I don’t talk about this much, but since shutting Harbor Labs back in 2013 (makers of such blockbusters as Retrosift), I’ve been quietly maintaining my favorite project Lensmob.
By quietly maintain, I mean I’ve basically just been paying the bills and keeping the server running. I still think Lensmob is a great product, and I’ve got a few dedicated users such as teachers, instructors and camps that aren’t comfortable just creating Facebook groups to share photos.
In my head I’ve always considered Lensmob my side project. It uses some nifty technologies behind that scenes. It’s cool to hack on. But in reality, I haven’t touched the code in about a year.
But then earlier this month, something changed:
Hey does anyone have a link to the creators of @lensmob http://t.co/cLWEBSk8FH ?
— Lessig (@lessig) January 5, 2015
To fully understand my excitement, it’s important to note that I’ve been follower of Lessig for quite a while. I’ve read his books, I donated to his MayDay PAC and had already been following the New Hampshire Rebellion. I’m such a nerd I spilled my scotch when while re-watching the West Wing I realized Christopher Lloyd plays him for a couple of episodes.
Of course I wanted to help in any way possible. There isn’t much in the way of user management features in Lensmob and mostly he just wanted to make sure they could contact users to get clearances for using photos.
Yeah sure, sounds simple enough. But then again, when was the last time I changed anything? How do I deploy code? I can’t even remember. Two years ago? Who wrote this shit? After dedicating a few evenings to exploring this long forgotten code base, I’m confident that Hell is my Own Old Code.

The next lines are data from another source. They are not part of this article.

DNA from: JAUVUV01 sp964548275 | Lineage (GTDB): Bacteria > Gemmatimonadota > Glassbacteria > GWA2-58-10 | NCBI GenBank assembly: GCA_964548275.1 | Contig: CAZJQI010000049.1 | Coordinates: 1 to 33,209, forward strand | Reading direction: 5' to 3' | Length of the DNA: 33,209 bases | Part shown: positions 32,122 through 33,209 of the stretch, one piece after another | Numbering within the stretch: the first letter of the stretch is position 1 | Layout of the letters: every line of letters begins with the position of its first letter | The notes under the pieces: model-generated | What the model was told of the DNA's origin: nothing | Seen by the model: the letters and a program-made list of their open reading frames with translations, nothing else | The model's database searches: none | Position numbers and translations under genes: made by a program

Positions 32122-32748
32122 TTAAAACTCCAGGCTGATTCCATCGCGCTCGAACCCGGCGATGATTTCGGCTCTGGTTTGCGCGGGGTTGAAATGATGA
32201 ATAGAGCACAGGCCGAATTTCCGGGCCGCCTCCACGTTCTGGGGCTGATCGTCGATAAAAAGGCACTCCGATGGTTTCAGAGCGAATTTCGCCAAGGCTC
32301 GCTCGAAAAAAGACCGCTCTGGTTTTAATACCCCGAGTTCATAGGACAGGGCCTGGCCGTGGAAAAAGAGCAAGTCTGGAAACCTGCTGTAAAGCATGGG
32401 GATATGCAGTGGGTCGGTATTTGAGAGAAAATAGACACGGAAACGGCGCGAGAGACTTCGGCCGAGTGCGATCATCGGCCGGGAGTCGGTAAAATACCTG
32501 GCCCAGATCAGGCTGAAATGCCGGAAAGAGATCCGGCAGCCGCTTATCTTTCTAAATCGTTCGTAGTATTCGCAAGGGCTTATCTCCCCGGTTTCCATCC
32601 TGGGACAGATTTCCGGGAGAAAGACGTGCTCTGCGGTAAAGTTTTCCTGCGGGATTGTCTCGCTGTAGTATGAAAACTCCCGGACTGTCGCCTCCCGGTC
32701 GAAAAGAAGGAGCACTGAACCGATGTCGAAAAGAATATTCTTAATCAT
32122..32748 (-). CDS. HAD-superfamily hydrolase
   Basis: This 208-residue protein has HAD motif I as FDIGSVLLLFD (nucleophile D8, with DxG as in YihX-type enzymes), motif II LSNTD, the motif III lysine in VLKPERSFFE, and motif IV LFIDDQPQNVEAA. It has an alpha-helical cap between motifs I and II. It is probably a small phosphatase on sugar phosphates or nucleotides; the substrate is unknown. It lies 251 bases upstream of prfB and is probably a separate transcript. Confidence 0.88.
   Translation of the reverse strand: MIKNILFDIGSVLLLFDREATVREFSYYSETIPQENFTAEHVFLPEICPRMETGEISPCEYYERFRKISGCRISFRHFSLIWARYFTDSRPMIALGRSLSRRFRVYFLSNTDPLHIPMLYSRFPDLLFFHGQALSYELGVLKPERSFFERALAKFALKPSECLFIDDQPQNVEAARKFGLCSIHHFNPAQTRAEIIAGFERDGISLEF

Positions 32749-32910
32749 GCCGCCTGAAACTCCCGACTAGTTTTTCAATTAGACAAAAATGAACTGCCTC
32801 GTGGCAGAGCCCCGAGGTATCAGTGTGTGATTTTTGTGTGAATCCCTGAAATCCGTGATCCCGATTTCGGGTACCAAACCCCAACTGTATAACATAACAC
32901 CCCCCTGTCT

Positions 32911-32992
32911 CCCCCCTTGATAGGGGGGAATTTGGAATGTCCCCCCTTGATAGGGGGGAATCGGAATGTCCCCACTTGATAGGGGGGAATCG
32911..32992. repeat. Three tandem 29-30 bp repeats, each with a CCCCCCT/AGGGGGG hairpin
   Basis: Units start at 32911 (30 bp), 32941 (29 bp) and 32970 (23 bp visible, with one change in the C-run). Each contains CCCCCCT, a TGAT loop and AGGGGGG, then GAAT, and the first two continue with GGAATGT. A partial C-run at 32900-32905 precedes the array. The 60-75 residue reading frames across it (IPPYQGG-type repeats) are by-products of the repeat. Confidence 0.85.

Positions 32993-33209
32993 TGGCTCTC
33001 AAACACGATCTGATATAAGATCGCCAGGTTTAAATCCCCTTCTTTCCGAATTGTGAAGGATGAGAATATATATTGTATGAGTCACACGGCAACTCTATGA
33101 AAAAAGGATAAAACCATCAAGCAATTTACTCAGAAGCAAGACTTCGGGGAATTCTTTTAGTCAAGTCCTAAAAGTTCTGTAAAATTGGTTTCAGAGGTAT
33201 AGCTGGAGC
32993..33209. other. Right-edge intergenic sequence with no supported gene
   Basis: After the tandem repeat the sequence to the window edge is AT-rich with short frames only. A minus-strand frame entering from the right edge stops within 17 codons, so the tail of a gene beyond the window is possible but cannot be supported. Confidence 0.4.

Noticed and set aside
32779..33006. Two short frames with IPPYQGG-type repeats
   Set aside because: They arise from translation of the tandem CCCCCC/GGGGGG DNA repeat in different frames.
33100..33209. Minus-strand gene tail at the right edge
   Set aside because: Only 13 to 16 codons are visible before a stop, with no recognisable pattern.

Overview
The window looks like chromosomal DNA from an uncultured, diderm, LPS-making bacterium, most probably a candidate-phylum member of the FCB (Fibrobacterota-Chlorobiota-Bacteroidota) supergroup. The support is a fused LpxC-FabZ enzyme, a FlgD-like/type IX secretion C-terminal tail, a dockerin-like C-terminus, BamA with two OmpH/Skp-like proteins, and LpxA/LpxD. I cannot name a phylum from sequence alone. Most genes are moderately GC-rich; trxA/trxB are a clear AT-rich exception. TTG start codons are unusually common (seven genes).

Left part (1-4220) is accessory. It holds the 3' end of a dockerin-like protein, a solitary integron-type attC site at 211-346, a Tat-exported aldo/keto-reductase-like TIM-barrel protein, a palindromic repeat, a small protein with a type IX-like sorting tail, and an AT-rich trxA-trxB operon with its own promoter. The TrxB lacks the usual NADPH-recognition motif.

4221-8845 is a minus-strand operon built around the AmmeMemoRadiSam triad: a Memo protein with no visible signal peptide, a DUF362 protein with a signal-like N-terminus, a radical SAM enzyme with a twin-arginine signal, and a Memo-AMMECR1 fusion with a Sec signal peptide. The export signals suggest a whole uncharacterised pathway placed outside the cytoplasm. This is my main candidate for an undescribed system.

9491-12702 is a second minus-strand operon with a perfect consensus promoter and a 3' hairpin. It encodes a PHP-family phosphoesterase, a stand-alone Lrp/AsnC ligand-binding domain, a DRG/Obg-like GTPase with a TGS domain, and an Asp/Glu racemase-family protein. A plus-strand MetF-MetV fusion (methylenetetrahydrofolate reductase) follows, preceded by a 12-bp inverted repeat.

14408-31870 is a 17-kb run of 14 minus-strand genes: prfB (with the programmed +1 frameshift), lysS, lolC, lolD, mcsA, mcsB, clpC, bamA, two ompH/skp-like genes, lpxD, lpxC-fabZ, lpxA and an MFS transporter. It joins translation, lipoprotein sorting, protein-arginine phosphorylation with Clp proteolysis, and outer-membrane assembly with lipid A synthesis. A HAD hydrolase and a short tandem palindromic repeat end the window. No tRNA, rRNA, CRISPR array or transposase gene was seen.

Ok, that’s probably an exaggeration, but I will say that there were some interesting lessons to be learned:
- Lensmob is over-engineered. It does things in a rather complicated way. This makes it pretty difficult to just jump back into. Also, some of those complications means seemingly simple things like updating python libraries to version released in the last year or two is actually really difficult.
- However, one side-effect of being over-engineered: It’s really scalable. It’s also pretty solid. Everything is still running perfectly fine after all this time of not touching it. My monitoring is still chugging away fine. This is part of the reason I haven’t touched the codebase in so long: I haven’t needed to, it just works.
- Even relatively “good” python code written by myself, but 2 years ago, today looks like it was written by a mad man.
So, my conclusion in the end was I could easily write manual tools and dedicate some time to helping with this project anyway I could. But releasing new features or feeling really happy about the state of development for lensmob probably wasn’t going to happen in time. Making changes right before going to the big time is not a good idea.
So a week or so later:
This cool app will be collecting photos from the [fracking cold] #NHR walk: http://t.co/ee3ZFoC5zd
— Lessig (@lessig) January 11, 2015
The walk is over and so far lensmob has operated just great. The only issues I’ve seen is really a lack of features that make large albums like this more management. The 1400+ photos uploaded to this album perform fine from a system’s perspective, but is reaching limits of usability.
So now, more inspired, I think it’s time for me to dig back into it.